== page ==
For the entire post, assume that $\mathbb N$ is any countable set. (One may assume it to be the set of natural numbers. ) Further, let

$\mathcal S = \{ f_1 \dots : \mathbb N \to \mathbb N, f \text{ is a bijection} \}$

It is a familiar proof (due to Cantor) that the set of all functions from $\mathbb N$ to $\mathbb N$ is uncountable. But can the same be said about bijections of $\mathbb N$? Here are three proofs:

• We mimic the Cantor’s diagonal argument. Suppose that $\mathcal S$ is countable and enumerate its elements as $f_1, f_2, \dots$. We produce a bijection $f$ different from the $f_i$‘s. Partition $\mathbb N$ into two (disjoint) infinite sets $X$ and $Y$. Define $f(2)$ to be any element of $X$ other than $f_1(2)$. Having defined $f(2), f(4), \dots, f(2n-2)$, define $f(2n)$ to be any element of

$X \backslash \{ f(2), f(4), \dots, f(2n-2), f_n(2n) \}$.

We need to fill in the odd places of $f$ so that it is a bijection. Let $Z = \{ X\backslash \{ f(2n) : n \in \mathbb N \} \}$. Notice that $Z$ is infinite since $Y\subseteq Z$. Now map $Z$ bijectively with odd places of $f$.

This is a contradiction to the countability of $\mathcal S$.

• The second proof needs some facts from higher algebra. $\mathbb Q$ is countable. So is $\bar{\mathbb Q}$, its algebraic closure. Hence, there is a bijection between $\mathbb N$ and $\bar{\mathbb Q}$. Now, the automorphisms of $\bar{\mathbb Q}$ that fix $\mathbb Q$ are, in fact, bijections of $\bar{\mathbb Q}$, or to bijections of $\mathbb N$. In fact,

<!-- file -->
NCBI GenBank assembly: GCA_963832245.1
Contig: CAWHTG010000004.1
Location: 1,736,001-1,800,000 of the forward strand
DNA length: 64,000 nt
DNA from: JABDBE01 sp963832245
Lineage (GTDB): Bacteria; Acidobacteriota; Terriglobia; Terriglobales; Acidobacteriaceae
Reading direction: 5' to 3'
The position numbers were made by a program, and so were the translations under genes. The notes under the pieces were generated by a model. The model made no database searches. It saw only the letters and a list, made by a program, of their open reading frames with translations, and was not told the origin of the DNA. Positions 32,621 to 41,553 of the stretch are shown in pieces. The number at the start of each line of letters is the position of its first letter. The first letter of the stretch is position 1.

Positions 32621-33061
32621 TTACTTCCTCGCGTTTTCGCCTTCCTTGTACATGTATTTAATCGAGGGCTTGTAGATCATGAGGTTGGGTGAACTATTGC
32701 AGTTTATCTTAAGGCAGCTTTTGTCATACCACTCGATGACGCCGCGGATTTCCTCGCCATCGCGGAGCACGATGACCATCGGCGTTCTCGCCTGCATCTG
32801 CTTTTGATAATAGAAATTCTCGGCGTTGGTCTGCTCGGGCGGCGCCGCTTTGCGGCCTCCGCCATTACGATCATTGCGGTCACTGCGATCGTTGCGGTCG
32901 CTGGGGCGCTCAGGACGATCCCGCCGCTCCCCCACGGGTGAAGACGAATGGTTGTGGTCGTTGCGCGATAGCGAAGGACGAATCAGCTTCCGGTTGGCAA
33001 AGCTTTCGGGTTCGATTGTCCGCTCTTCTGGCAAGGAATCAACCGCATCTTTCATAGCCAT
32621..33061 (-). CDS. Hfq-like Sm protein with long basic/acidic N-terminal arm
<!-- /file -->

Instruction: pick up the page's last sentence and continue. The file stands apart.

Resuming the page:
$\text{Gal }(\bar{\mathbb Q})/\mathbb Q)$ is a subgroup of $\mathcal S$.

That the former is uncountable is a (deep but) standard result in Algebraic Number Theory.

• For the third proof, I quote a result (due to Riemann) on the rearrangements of a conditionally-convergent series, from Rudin’s Principles of Mathematical Analysis, weakened as required in this context.

Theorem: Let $\sum a_n$ be a series of real numbers which converges but not absolutely. Suppose that

$-\infty \leq \alpha \leq \infty$.

Then there exists a rearrangement $\sum a_n'$ with partial sums $s_n'$ such that

$\displaystyle\lim_{n\to\infty} s_n' = \alpha$.

Take $\displaystyle a_n = \frac{(-1)^n}{n}$; it is conditionally convergent. For every (extended) real number, we have a rearrangement of the $a_n$‘s. Further the uniqueness of a limit in the complete metric space $\mathbb R$ suggests that the map (given by the theorem) from $\mathbb R \to \mathcal S$ is injective. Q.E.D.